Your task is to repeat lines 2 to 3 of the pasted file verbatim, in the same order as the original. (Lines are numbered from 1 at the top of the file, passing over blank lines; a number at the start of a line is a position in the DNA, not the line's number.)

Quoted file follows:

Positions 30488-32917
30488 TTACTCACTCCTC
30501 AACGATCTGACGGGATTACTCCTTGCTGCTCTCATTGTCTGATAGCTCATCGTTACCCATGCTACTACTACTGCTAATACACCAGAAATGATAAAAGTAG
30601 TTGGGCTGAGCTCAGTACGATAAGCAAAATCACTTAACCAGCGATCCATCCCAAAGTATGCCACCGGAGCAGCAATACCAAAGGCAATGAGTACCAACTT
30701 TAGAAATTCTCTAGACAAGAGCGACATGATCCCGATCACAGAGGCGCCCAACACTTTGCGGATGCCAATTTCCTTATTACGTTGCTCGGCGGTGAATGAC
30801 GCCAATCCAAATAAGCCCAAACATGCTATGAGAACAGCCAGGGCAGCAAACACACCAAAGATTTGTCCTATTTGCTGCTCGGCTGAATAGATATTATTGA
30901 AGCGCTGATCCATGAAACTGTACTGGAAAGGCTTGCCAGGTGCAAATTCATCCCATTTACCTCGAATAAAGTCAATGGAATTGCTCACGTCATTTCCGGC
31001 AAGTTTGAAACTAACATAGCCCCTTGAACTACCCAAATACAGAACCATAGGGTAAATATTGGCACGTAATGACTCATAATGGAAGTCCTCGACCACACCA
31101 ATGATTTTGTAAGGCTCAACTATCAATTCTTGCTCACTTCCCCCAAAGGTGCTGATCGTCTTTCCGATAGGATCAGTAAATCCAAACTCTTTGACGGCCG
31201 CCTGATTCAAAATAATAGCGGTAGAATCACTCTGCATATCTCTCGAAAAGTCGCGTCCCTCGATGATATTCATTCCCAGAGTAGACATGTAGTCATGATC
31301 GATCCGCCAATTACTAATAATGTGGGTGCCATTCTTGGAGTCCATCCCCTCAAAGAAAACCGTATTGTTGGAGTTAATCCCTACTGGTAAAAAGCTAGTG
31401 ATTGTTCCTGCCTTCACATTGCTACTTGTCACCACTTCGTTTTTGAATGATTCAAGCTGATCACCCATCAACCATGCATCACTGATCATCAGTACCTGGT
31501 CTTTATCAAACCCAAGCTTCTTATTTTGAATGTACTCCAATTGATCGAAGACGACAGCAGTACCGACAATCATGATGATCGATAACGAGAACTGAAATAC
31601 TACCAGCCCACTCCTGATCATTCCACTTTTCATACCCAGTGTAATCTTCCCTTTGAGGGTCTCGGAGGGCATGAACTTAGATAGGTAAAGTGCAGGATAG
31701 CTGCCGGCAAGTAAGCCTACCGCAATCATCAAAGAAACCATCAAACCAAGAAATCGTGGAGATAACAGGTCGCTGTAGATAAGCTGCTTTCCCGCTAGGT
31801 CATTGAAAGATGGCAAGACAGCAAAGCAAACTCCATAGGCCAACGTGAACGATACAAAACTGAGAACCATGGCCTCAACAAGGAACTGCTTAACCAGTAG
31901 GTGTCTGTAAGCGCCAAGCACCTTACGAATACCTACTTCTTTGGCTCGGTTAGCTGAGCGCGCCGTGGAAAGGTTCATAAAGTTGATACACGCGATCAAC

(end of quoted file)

30488 TTACTCACTCCTC
30501 AACGATCTGACGGGATTACTCCTTGCTGCTCTCATTGTCTGATAGCTCATCGTTACCCATGCTACTACTACTGCTAATACACCAGAAATGATAAAAGTAG